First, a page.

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Top women scientists ask for funding on coronavirus


Researchers demand financial boost, following emergency payouts for health and business

Italy’s top female scientists have circulated an open letter asking the government to start a research programme dedicated to tackling coronavirus, inspired by the global effort in the 1980s to combat HIV/AIDS.

An online petition derived from the letter is now gaining traction. While the number of signatories is still modest, their gravitas is considerable; the first 70 signatories are among the most cited female scientists in Italy.

The open letter and petition were launched by Adriana Albini, a pathologist at the Università di Milano Bicocca and a member of the board of the American Association for Cancer Research.

In response to the coronavirus epidemic that is ravaging Northern Italy, the Italian government has allocated exceptional resources for the healthcare sector and for supporting the national economy.

“But so far no additional funds were provided for research on the virus and possible countermeasures,” Albini told Research Professional News. “With this open letter we urge the ministry to support the scientific community in its efforts for finding potential treatments and vaccines. I am confident that our voice will be heard.”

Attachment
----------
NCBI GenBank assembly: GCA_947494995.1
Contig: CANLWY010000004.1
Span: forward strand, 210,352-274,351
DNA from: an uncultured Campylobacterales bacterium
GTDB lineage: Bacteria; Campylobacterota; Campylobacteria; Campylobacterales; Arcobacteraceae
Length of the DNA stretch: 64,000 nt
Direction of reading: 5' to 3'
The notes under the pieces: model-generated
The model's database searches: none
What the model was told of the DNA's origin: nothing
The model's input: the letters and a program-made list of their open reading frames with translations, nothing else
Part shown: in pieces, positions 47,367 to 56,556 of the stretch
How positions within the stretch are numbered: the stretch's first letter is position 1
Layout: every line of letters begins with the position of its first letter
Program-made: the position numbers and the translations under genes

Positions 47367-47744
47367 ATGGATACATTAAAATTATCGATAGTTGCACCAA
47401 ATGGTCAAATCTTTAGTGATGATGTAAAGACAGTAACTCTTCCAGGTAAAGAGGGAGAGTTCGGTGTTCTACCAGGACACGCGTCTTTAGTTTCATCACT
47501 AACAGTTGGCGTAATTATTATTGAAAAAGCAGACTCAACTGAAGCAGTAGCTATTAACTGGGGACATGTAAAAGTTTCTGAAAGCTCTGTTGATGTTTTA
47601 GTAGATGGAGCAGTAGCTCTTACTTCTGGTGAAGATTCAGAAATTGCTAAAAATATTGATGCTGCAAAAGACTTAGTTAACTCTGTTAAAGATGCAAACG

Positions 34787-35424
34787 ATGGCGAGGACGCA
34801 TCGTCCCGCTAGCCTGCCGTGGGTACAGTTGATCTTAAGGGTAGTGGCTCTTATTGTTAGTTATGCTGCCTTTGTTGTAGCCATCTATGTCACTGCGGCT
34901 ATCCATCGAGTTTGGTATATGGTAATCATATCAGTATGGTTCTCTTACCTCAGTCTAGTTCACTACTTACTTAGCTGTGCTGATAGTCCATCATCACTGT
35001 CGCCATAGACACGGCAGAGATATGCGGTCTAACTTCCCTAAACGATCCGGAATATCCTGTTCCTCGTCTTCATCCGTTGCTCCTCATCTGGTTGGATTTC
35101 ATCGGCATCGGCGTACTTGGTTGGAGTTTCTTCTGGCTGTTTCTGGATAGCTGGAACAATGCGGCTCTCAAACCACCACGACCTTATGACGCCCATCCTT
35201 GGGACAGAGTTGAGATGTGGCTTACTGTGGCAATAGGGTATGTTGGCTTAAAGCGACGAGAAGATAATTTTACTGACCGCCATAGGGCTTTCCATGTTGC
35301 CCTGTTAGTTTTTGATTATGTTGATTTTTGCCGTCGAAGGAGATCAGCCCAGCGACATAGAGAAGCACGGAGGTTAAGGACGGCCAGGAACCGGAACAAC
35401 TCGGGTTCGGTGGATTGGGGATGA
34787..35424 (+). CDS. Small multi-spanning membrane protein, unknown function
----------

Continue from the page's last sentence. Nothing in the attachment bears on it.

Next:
Albini is the scientific director of Multimedica in Milan, one of the 43 public and private institutes coupling healthcare services and research in biomedicine and healthcare. In this position, she says she has been dealing with chronic underfunding of research. Nonetheless, Albini is convinced that the Italian scientific community is an underutilised resource that would deliver exceptional results if given appropriate funding.

“I think that we need to keep asking for research funding, because it’s the squeaky wheel that gets the oil.” 

Even if Albini’s appeal will unlikely start anything comparable to the fight against HIV/AIDS, it shines a light on the work of women scientists, who, she says, are also underutilised, underrepresented, and underfunded.

“According to the existing analyses, which are still partial, projects led by women scientists represent almost one-third of the total that get funded. But if one looks at the amount provided, the gap in favour of men is even wider.”

Albini’s experience with the American Association for Cancer Research provided her with the inspiration to launch the group of Top Italian Women Scientists in 2016.

“We are all women who were assertive enough and strong enough to compete successfully, and have our own laboratory with enough funding to publish excellent research,” she said. “Our goal now is to try and create a sort of herd immunity against sexism to support women in science.”